Rain and grey sky saw me off in Maui as I boarded the overnight flight to Dallas. I had been keen to visit Texas before, Austin and San Antonio in particular, and had a few days before I had to head home (and back to work). So, why not?
The overnight flight landed in Dallas at around 5.30am. I had a quick shower at the airport then was off. The muggy atmosphere, even this early in the morning, hit me as soon as I left the terminal building. Not pleasant at all. It was really a flying visit to Dallas, the main purpose being to get into the city and then catch the bus to Austin. But I stopped off for a few hours.
Dallas turned out to be one of the strangest cities I have visited. It was almost deserted. Even at normal commuter time, downtown had so few people, so few… things. There was a Starbucks, the only place I could see that was open within a few blocks.
I visited the Grassy Knoll and Memorial Plaza, had a decent wander around other areas of downtown, and then to the bus station. So few people, all over.
I knew before visiting that cities in Texas are not particularly walkable and that public transport is lacking. The Greyhound station in Austin is well out of town and a decent walk from the nearest MetroLine station. Eventually making my way into the city, Austin, oddly, also seemed really quiet. Not just east of downtown, which was nothing like I had expected (but really good), but even in and around the main parts of the city, so few people.
Accommodation was a basic Airbnb in East Austin. It was right next to a cafe, a fairly busy but laid back one which seemed to be filled with students. That pretty much set the scene for most bars and restaurants I visited in Austin – laid back.
Craft Pride is an excellent bar, with a fantastic beer menu and hearty pub grub. It was busy, with an entirely mixed crowd, and had absolutely no airs and graces about it. Incidentally, I saw beers from a lot of Texas breweries I had never heard of or seen elsewhere in the US. “We don’t need to distribute, if you want Texas beer, you come to Texas” was the blunt justification. Fair enough. Wright Bros. Brew and Brew is another worth mentioning – really fantastic tap list, more modern inside. But in this case, everyone in there was sitting with a laptop, quietly typing away as three people – me, a chap next to me at the bar who turned out to be a beer distributor, and one of the bar staff – had a chat. It felt like we were disturbing the peace.
Then there was East 6th. Now, on a busy night, and if you’re with a crowd, I expect this would be fantastic. But where were all the people? The bars were open, one had a handful of folks but East 6th was quiet both nights.
I’m very conscious that, like Dallas (and Houston, to come), I was mainly in and around downtown Austin, and that there is a lot more to see. Austin was a really nice, friendly city, just so quiet at the time.
I wanted to visit San Antonio for two reasons: food and history. It delivered. The first day and night I spent mostly around the River Walk, which is a fantastic idea and nicely done. So, it’s touristy, it’s not natural and it’s busy, but it’s a nice focus for the downtown area and provides good choice.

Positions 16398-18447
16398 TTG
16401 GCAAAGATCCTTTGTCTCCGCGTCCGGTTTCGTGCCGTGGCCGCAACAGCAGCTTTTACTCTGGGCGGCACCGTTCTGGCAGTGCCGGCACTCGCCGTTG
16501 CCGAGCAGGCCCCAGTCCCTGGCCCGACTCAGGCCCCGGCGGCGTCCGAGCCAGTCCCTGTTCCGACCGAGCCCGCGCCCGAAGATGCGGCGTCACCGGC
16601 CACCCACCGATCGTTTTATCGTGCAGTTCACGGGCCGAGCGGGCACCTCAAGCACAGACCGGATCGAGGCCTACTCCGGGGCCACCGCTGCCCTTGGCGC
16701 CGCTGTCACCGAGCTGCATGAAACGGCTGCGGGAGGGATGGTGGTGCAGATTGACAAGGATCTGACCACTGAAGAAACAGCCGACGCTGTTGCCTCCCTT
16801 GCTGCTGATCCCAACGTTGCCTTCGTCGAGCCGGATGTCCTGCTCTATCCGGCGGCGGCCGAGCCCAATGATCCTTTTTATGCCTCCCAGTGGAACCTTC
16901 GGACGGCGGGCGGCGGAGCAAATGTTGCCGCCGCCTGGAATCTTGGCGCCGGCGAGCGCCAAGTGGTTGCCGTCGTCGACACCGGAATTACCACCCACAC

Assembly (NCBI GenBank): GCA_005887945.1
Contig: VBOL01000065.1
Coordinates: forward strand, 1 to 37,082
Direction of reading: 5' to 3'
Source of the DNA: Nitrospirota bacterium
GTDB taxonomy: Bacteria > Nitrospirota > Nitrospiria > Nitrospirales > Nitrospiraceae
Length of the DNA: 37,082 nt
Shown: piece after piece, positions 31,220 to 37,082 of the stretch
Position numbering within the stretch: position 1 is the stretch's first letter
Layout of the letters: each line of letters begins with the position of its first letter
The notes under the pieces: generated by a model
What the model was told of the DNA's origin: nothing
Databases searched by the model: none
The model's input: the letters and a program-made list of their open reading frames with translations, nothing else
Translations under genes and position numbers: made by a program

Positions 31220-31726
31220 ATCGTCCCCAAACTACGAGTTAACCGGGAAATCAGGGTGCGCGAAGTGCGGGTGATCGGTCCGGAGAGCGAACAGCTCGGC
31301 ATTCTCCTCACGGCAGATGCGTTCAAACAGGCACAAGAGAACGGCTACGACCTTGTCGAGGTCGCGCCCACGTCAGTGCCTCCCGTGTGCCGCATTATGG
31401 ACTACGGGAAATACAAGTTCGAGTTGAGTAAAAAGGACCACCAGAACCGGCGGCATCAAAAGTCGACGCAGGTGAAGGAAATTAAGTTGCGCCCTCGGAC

The Missions are interesting places, and the Alamo is an obvious focus. It was there I saw a t-shirt for sale: “Texas: The greatest country in the world.”
It was in San Antonio that I really started to struggle with the heat. Dry, scorching, itching heat, up to almost 40C. Another reason I liked the River Walk was the shade it provided when getting around. But at times in San Antonio I was having to get good at finding any shade available. And on one day I gave up and went back to the hotel until it cooled down a little in the late afternoon. Hot weather and being Scottish: a terrible mix.
Okay, hands up, I only spent about 14 hours in Houston and that included sleep. Any opinion which follows is based on a ridiculously small amount of time in the city and can be deemed entirely unfair. Feel free to have a go in the comments.
The journey from San Antonio to New Orleans is a long one, by bus or by train. In fact, by train it’s bizarrely slow. I know Amtrak isn’t that great outside the Northeast Corridor but the journey time on the Sunset Limited seems ridiculous. So I went by bus and stopped off in Houston for a night to break up the journey.
Leaving the Greyhound station, walking through the underpass which stank of piss and weed, the ten blocks to my hotel, right in downtown Houston, showed another major city which was strangely empty. This was on a Saturday night, too. A handful of bars and restaurants were open, all filled with people, but the streets were empty and there seemed to be so few places to choose from.
My aim for Houston, given I was arriving at 9pm, was to get food and have a beer. So I did just that. I tried a couple of bars, stayed longer at the second one which had free WiFi to catch up on all that oh-so-important stuff that we all do on our mobiles. But I kept myself to myself and didn’t chat with anyone.
The following morning I had a decent wander. A Sunday morning in any city can be a quiet one; nothing open, little reason for people to be around. Houston was exactly that. There is something fascinating in seeing a major city deserted, but at the same time I managed to walk several blocks without finding a coffee shop of any kind, and that’s a bit odd. Discovery Green had some people walking their dogs. That was the busiest part of Houston I saw.
So there we go. That was my whistle-stop tour of Texas. It was only ever going to be a short trip and my intention was to see Austin and San Antonio, with Dallas and Houston only being intended as short stops. Texas was entirely different from what I had expected but in (mostly) a good way. The food was spot on, the beer was excellent, and the weather far, far too hot.